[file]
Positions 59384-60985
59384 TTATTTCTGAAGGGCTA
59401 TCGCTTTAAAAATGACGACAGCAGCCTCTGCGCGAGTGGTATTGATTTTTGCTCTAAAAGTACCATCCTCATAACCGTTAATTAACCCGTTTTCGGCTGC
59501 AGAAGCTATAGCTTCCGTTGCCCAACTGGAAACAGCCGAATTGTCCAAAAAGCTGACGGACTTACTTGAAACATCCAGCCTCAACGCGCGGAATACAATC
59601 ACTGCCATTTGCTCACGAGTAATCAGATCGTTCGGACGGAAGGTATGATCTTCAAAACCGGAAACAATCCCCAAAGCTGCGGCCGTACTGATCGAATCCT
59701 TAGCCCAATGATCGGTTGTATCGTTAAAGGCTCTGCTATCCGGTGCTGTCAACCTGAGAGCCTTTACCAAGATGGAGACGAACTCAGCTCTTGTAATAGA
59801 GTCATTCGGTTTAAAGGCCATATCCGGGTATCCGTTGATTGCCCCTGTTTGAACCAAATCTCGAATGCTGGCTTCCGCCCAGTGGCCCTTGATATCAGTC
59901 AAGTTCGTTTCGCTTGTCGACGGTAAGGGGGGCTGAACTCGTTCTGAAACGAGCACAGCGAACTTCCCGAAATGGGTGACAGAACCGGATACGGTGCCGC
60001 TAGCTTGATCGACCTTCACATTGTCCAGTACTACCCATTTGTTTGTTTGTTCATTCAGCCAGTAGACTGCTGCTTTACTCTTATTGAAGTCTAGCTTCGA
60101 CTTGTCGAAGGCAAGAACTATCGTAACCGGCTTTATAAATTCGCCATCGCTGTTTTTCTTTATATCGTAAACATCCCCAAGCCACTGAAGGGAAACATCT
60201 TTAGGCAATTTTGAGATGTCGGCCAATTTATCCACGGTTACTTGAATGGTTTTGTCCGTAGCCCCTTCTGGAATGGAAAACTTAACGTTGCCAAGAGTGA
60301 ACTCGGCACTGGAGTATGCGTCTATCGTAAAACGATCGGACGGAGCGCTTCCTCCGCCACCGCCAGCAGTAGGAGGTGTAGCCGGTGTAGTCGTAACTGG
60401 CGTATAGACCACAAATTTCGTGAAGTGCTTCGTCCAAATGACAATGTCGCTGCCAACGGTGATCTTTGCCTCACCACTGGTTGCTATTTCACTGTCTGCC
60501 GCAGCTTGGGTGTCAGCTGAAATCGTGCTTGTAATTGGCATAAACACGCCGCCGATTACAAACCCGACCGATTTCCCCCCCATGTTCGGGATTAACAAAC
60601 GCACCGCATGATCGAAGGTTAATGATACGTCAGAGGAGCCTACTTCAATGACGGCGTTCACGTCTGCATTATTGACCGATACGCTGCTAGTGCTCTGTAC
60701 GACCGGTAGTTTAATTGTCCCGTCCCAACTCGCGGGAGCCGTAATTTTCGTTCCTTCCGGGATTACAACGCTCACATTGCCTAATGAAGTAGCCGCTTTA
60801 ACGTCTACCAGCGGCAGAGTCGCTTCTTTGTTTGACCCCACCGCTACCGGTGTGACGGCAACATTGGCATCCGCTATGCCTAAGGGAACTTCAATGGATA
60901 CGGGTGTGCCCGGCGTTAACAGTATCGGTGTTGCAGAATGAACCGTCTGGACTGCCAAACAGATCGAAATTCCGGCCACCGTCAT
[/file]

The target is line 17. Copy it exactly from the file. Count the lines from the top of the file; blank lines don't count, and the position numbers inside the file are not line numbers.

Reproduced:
60801 ACGTCTACCAGCGGCAGAGTCGCTTCTTTGTTTGACCCCACCGCTACCGGTGTGACGGCAACATTGGCATCCGCTATGCCTAAGGGAACTTCAATGGATA